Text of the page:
One central aspect that you need to focus on is the way that nature is treated in this excellent short story. Apart from the elements of the supernatural and the other aspectscommon to Romanticism, there is a definite theme of the natural world in this story. Rip van Winkle's "escape" from the crowded city into nature, where he experiences a massive life change, is a recurrent motif in Romanticism. It is the domestic strife that Rip suffers that drives him away from the town, the symbol of civilisation and stress, and into the woods, which Rip seems to do quite a bit. He clearly experiences peace and relief whilst "in nature" and contemplating its beauty:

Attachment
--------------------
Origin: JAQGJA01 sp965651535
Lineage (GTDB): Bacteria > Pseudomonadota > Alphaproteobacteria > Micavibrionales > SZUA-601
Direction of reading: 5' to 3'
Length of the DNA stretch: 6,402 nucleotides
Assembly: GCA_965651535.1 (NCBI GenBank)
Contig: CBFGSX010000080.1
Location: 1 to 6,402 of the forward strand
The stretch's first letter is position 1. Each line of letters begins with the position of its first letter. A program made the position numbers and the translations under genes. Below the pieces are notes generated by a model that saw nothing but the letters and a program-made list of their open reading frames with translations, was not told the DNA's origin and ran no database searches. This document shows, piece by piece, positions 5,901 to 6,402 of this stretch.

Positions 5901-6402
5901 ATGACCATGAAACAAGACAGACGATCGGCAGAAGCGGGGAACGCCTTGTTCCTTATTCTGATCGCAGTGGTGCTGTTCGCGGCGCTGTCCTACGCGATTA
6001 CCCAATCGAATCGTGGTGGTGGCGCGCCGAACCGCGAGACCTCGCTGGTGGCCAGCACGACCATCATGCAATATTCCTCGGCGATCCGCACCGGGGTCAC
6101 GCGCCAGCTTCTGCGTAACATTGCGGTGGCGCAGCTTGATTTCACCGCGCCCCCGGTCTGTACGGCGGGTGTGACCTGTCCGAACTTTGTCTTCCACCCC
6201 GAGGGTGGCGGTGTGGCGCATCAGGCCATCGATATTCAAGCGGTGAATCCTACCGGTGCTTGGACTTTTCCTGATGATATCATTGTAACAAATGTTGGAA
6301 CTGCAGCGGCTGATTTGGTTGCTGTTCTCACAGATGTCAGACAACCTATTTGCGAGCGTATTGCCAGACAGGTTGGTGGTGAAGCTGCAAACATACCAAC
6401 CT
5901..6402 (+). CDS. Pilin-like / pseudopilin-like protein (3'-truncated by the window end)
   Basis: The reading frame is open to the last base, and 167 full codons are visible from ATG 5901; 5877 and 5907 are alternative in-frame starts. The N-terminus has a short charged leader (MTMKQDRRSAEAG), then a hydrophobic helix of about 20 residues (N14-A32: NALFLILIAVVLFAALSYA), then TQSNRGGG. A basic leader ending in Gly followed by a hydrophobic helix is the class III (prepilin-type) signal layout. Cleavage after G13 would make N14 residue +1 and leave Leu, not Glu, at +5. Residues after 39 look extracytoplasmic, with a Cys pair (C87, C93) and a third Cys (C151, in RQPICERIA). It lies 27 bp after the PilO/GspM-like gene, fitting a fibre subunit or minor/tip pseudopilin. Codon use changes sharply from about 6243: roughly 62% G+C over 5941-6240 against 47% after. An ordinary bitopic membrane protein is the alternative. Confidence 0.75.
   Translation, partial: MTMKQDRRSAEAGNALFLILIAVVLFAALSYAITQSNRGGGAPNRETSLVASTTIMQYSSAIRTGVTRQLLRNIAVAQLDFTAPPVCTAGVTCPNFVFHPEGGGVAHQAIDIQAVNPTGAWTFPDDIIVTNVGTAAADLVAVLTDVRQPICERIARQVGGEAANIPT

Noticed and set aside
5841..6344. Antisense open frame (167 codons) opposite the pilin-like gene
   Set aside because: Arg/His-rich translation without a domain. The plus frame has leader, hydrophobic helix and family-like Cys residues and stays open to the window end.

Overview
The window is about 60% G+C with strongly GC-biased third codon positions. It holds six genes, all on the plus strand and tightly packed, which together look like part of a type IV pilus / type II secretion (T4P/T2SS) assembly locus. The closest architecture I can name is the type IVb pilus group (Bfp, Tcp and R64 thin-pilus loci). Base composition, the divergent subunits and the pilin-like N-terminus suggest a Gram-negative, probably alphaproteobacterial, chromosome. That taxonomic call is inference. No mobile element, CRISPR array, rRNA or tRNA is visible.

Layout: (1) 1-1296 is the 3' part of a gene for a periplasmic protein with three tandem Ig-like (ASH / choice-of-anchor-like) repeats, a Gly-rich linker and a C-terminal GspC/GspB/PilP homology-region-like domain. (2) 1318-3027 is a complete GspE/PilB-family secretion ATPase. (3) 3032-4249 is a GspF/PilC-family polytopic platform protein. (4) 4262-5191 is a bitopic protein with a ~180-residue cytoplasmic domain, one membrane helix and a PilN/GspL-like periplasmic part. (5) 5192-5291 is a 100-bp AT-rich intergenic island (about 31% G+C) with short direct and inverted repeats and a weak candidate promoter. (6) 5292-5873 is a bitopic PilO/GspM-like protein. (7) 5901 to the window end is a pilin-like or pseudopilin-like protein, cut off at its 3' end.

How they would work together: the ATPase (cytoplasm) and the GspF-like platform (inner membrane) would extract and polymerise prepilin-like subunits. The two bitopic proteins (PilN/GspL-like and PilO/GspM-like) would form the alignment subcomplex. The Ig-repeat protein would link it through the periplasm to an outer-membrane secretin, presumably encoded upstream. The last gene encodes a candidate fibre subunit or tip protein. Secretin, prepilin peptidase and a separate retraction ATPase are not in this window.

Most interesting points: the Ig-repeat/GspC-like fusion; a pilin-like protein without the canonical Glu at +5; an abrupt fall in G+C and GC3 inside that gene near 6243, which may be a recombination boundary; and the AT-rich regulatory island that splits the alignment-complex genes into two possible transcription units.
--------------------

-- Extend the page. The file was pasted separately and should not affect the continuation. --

From an opening between the trees he could overlook all the lower country for many a mile of rich woodland. He saw at a distance the lordly Hudson, far, far below him, moving on its silent but majestic course, with the reflection of a purple cloud or the sail of a lagging bark here and there sleeping on its glassy bosom, and at last losing itself in the blue highlands.
It is of course whilst in nature that Rip is called into the "wild, lonely and shagged" mountain glen where he experiences his prolonged sleep and repose, emerging into a very different world. Thus, the beauty of nature and how it provides succour to the soul, overwhelmed by the stresses and strains of life in the city, are key elements in Romantic fiction and this aspect is certainly to be found in this great short story.